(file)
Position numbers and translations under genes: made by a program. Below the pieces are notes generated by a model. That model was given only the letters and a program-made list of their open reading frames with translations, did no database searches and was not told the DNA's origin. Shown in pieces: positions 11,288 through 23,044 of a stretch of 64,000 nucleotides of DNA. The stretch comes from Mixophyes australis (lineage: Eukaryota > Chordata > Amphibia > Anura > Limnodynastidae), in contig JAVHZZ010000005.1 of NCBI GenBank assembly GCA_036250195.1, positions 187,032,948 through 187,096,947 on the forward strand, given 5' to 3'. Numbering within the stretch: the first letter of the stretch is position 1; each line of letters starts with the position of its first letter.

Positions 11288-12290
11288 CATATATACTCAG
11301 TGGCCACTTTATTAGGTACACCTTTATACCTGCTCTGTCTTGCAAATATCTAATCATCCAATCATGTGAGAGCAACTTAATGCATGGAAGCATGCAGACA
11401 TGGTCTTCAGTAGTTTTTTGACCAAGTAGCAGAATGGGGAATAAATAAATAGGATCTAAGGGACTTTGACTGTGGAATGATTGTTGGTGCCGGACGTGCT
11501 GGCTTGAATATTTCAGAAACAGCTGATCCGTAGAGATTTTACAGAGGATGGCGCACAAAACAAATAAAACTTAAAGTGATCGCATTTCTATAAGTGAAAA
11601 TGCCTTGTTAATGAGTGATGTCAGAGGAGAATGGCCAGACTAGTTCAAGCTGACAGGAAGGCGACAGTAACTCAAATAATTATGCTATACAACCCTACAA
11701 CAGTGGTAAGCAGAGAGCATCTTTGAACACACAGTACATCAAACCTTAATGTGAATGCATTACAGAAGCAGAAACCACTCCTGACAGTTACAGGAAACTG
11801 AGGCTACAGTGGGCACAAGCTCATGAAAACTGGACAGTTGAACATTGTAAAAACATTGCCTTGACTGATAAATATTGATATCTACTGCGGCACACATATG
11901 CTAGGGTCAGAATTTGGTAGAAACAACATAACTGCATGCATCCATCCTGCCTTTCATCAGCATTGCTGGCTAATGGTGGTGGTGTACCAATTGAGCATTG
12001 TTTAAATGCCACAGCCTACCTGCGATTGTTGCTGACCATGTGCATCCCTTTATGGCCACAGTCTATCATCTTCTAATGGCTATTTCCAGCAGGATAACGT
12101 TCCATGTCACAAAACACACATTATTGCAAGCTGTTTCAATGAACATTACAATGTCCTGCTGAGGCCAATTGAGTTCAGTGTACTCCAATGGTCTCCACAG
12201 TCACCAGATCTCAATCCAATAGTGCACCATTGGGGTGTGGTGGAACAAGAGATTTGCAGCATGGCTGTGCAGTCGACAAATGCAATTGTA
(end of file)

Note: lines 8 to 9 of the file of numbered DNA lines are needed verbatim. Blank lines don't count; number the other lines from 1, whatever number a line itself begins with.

11701 CAGTGGTAAGCAGAGAGCATCTTTGAACACACAGTACATCAAACCTTAATGTGAATGCATTACAGAAGCAGAAACCACTCCTGACAGTTACAGGAAACTG
11801 AGGCTACAGTGGGCACAAGCTCATGAAAACTGGACAGTTGAACATTGTAAAAACATTGCCTTGACTGATAAATATTGATATCTACTGCGGCACACATATG